The survival of hotels during disaster: A case study of Hong Kong in 2003

Sau Yee Ada Lo, Yuk Yim Cheung, Chun Hung Roberts Law

Research output: Journal article publicationReview articleAcademic researchpeer-review

65 Citations (Scopus)


The mysterious Severe Acute Respiratory Syndrome made Hong Kong a key travel destination in Asia, world famous in 2003 but for the worst reasons. As a major sector of the local tourism industry, hotels in Hong Kong went through an unprecedented and traumatic time during the SARS infection period. While a few published articles in hospitality and tourism research journals have initially discussed the impact of SARS on hotels, these articles were predominantly the collection and compilation of secondary reported news. In other words, the existing hospitality and tourism literature has no published research that investigates the influence of SARS on specific hotels in Hong Kong and the responses of hotels to the crisis. This paper offers an overview of the emergence of SARS in Hong Kong and, more importantly, reports on the practices employed by hotels to survive during this harsh period. Through in-depth interviews with senior executives in six hotels in Hong Kong, empirical results showed that hotels were adopting various strategies during different stages of the crisis in order to survive. Industry-wide recovery effort and mutual support are also essential recovery strategies. This paper presents feasible management strategies and operational procedures for hoteliers to refer to in the eventuality of a future or potential crises.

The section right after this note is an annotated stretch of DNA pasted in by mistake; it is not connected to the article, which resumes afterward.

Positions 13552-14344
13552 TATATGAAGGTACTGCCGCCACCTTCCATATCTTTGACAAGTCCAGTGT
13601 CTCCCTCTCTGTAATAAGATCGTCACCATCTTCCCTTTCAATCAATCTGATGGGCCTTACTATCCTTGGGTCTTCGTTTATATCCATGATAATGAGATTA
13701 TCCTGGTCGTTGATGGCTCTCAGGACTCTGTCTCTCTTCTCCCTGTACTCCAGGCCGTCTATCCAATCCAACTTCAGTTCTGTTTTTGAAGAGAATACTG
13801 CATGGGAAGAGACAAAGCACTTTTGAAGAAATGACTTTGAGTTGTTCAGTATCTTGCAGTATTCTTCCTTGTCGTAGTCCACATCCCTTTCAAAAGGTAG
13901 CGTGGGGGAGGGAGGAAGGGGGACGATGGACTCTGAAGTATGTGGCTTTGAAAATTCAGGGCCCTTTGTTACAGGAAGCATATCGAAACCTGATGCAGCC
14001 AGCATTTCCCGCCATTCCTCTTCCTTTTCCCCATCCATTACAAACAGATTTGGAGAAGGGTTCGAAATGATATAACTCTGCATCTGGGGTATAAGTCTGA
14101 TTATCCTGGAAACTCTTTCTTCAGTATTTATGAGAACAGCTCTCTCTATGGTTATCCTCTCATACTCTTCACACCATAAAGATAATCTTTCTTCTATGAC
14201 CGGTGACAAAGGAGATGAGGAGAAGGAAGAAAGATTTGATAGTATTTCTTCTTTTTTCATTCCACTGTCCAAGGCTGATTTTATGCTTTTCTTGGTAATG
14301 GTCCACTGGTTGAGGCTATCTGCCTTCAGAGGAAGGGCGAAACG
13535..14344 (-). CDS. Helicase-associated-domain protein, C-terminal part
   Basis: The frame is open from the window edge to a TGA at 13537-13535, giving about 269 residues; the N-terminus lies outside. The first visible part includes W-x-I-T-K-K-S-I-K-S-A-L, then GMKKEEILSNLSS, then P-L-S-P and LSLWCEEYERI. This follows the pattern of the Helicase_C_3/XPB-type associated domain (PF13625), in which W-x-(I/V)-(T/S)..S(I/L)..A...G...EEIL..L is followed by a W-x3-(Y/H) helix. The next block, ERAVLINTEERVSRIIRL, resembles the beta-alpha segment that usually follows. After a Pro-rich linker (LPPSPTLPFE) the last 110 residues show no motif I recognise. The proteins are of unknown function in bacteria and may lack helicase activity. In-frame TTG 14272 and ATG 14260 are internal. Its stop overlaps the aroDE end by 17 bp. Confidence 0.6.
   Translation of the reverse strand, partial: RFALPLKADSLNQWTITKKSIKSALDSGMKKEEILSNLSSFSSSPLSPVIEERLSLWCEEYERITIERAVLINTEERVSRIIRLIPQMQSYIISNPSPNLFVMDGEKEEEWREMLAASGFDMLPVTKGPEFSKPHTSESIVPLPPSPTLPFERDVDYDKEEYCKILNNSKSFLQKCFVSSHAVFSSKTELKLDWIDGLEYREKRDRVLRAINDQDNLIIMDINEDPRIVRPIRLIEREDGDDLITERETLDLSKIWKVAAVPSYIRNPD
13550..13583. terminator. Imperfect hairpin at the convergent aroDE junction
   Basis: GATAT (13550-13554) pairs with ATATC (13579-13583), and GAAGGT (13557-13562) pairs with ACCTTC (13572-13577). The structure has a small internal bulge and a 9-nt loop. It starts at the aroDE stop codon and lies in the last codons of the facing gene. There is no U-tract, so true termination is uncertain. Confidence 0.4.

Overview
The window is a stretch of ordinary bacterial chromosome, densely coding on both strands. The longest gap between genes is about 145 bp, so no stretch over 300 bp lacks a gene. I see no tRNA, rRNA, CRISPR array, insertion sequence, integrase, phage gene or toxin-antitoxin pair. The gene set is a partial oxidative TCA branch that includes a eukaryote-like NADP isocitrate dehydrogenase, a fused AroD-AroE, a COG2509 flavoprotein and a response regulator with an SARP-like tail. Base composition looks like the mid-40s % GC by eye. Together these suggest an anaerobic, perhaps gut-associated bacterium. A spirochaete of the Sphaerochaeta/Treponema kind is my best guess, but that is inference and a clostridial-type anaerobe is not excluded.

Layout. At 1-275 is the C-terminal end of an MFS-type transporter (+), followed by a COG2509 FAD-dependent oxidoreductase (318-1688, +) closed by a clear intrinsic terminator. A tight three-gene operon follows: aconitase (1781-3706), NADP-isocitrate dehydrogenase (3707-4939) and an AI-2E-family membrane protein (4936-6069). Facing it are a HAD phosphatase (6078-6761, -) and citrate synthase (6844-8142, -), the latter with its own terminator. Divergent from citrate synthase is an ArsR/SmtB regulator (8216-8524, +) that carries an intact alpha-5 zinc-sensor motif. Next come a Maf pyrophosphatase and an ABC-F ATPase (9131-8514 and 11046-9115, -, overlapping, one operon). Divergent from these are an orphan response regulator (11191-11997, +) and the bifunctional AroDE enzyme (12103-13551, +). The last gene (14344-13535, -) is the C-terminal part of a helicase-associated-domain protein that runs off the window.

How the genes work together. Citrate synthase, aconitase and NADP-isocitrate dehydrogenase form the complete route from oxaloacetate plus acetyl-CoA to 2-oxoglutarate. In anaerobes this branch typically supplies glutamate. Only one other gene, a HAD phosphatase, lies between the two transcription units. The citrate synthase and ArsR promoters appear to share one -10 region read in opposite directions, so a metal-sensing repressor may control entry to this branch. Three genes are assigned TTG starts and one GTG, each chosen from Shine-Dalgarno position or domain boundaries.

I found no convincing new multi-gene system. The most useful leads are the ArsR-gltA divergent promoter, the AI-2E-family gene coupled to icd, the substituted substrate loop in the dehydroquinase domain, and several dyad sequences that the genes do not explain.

Original languageEnglish
Pages (from-to)65-80
Number of pages16
JournalAsia Pacific Journal of Tourism Research
Issue number1
Publication statusPublished - 1 Mar 2006


  • Hong Kong
  • Hotels
  • SARS
  • Severe Acute Respiratory Syndrome

ASJC Scopus subject areas

  • Geography, Planning and Development
  • Tourism, Leisure and Hospitality Management


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